I found Here on Earth in a book fair I shouldn’t have gone to but went and, if gone, I shouldn’t have bought anything which was not on my to-read list, but I did (or so I thought). I saw the cover and it instantly jumped out at me. I looked inside to convince myself to buy it, and off went my resolution. Finding it was accident, serendipity or chance, I don’t know. Neither did I know that I would read it over that weekend abandoning another great nonfiction book I was reading. The name seemed familiar but I couldn’t put my finger on it till I came home. It was on my Goodreads to-read list. To think I had added it three years back and it has landed on my shelf only now, without me ever searching for it makes me want to attribute it to fate but I doubt Fate bothers itself with such puny things. Happenstance more like.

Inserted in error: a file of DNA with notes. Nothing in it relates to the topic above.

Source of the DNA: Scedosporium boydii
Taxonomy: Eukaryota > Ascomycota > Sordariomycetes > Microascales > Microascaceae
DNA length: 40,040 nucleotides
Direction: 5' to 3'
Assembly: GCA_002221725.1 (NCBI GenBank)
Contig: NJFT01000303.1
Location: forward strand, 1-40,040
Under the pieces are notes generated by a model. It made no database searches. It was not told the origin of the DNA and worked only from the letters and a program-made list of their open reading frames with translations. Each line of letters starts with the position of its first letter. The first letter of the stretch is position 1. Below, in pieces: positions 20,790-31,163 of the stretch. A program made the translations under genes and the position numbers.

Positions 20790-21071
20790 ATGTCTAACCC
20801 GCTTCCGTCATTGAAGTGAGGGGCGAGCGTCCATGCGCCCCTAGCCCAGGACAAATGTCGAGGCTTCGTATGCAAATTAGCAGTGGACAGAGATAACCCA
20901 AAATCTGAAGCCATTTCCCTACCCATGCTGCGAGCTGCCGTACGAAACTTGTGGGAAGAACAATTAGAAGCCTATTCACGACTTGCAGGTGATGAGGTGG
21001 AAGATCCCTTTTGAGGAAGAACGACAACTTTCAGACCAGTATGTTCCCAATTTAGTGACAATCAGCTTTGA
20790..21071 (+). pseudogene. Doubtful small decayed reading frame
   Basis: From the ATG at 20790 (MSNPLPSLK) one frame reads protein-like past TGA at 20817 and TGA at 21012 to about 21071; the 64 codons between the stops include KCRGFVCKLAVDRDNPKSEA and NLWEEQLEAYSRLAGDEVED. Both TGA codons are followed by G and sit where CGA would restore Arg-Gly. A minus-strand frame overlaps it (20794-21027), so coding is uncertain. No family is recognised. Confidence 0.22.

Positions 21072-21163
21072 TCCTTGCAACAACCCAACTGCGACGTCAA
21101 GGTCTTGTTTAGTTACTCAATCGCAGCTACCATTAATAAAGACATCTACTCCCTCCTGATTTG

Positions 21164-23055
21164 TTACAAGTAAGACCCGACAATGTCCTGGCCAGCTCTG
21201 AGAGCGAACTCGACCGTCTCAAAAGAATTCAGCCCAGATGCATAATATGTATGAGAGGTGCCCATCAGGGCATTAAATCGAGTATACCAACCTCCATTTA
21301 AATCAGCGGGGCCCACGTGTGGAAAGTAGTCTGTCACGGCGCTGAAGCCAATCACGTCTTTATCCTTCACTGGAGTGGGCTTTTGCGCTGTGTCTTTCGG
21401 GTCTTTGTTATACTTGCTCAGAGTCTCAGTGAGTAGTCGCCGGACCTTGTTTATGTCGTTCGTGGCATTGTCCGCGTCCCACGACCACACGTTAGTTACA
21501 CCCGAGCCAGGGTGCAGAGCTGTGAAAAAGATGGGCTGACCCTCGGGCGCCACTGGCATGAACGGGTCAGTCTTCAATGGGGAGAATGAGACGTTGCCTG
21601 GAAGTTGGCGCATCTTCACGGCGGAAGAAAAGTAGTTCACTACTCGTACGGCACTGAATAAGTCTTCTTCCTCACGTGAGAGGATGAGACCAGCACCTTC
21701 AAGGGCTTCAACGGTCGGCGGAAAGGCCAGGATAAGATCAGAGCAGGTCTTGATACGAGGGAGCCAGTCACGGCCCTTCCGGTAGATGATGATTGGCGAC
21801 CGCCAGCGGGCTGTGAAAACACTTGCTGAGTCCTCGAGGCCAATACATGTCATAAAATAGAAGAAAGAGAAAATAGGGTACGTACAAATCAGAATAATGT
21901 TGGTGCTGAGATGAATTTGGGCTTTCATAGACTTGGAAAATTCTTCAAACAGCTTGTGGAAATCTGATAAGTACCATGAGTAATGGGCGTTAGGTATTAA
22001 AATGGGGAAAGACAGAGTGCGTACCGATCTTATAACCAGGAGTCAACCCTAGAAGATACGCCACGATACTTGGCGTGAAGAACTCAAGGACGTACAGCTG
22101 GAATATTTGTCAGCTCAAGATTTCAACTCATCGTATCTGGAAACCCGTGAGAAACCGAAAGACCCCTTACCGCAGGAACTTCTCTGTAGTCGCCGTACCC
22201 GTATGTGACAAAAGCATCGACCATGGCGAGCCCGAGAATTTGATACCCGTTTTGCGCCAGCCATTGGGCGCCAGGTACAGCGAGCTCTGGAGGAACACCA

I never thought I would like magical realism, and lyrical prose usually annoys me but this was different. In a way it reminded me of The Last Song of Dusk, a book I had liked but I wasn’t too keen on reading something like that in the near future. But a fair warning, this is not a romance. It is a cautionary tale of doomed love and obsession.
When we are young we believe in so many unrealistic things, like living in a fairytalish world, where everyone gets what they deserve, and every thing works out in the end. Alas, reality isn’t so simple or straightforward. It doesn’t matter if something is fated or not. It’s how we deal with what has happened and what we ultimately do.Here on Earth makes it amply clear.